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Dioguardi 7 Fig. 5: Map of the site of intervention and the Piazzas adjacent

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Dioguardi 8 Fig. 6 : Site analysis and comparison to Piazzas nearby . The scale of the streets and the blocks in the area influence the design of the new intervention. Also, the amount of vegetation in the area, and the river next to the site affect the layout and program of the new building s.

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Dioguardi 9 The graph on the left shows an analysis of the scale of the public space of the intervention compared with the scale of the other Piazzas mentioned before. As it is seen in the graph, the scale of the intervention's public area is closer to Piaz za Farnese and Piazza dei Fiori . Also, due to the fact that housing and work programs will surround this public space , it gives the Piazza a predetermined sense of a low intensity level. Yet, the intervention is also composed of commercial areas, which may ra ise t he intensity level of the space to a medium intensity level during peak hours. Fig. 7: Exterior render of commercial area

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Dioguardi 10 Program Layout The intervention is a multidisciplinary coexistence of programs that creates a series of woven interventions, which come together as a whole to create a city block [See Fig . 8 ] . It encompasses five main categories of programs: housing, work, commercial, attractors, and public open space [See Fig. 9 ] . These programs were ch osen because they will continue the busy flow of the city of Rome throughout the day and the night . The housing zone will serve the program of work and vice versa , which consist of three towers. T he commercial area, which is composed of all the horizontal part of the intervention target s tourists and pedestrians. Meanwhile, the main building of the design holds the attractor spaces that will target residents of the city. In between all these programs lives a pu blic open space where residents and tourists comingle [See Fig. 10 ] . Fig. 8 : Programs within the intervention Fig . 9 : Square footage of each program with their respective spaces

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Dioguardi 11 Fig. 10 : Render of public space, showing housing towers and work zone Fig. 11: Exploded Axonometric of intervention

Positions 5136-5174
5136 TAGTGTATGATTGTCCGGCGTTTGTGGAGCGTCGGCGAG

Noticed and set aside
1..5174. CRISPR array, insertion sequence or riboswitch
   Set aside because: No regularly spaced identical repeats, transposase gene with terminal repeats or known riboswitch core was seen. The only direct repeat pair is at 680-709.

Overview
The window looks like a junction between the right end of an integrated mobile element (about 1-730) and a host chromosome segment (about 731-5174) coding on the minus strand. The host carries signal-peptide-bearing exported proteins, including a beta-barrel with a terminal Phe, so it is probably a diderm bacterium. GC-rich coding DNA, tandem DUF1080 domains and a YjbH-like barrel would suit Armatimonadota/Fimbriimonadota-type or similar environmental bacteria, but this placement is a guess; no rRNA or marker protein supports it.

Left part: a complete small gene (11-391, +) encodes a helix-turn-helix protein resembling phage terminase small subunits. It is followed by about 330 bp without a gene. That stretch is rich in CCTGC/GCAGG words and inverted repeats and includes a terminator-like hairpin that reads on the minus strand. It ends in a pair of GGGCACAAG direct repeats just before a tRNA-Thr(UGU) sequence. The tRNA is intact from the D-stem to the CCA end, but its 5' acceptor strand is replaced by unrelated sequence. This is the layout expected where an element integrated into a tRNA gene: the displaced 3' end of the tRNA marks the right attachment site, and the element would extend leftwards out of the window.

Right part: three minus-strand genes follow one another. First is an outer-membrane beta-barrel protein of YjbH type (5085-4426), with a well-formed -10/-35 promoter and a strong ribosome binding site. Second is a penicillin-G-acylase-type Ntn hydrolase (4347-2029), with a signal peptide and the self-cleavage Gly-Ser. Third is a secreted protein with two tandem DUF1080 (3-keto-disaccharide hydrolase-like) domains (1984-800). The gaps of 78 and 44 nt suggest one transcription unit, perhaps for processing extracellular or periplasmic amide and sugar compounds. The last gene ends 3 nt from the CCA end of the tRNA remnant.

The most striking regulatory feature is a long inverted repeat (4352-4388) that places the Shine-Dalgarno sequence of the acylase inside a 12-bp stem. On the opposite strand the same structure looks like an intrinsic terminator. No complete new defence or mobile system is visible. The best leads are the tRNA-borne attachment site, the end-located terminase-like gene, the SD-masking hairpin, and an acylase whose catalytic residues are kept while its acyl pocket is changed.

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Dioguardi 12 Exploration of Materiality The surrounding buildings, the history of Rome, and the vegetation of the city at the moment we traveled determined some of the material palette used for the block intervention . The main materials used were: corten steel, translucent concrete, glass, and travertine pavers [See Fig. 12 ] . Fig. 12 : Material palette of the intervention Since it was autumn at the time we visited Rome, most of the trees were changing color from green, to red, orange, and yellow. Hence, the use of corten steel, which is orange reddish, plays with the gamma of the changing trees. This material was chosen for the towers, to mimic the verticality of the trees and

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Dioguardi 13 respond to the way nature surrounds the public spaces. The translucent concrete was chosen to play as juxtaposition with the monumentality of the buildings surrounding the site. Usually buildings in Rome are heavy, made of stone or concrete, thus the translucent concrete during th e night will change the notion of monumentality. A big percentage of the intervention is enclosed by glass, a modern material compared to the materials used in most construction in Rome. However, the use of glass helps the intervention distinguish itself form the palazzos surrounding it. The glazing syst em is composed of a series of structures holding the glass in place, which also create a series of shading systems [Fig. 13] Fig. 13: Glazing system of the Fac ade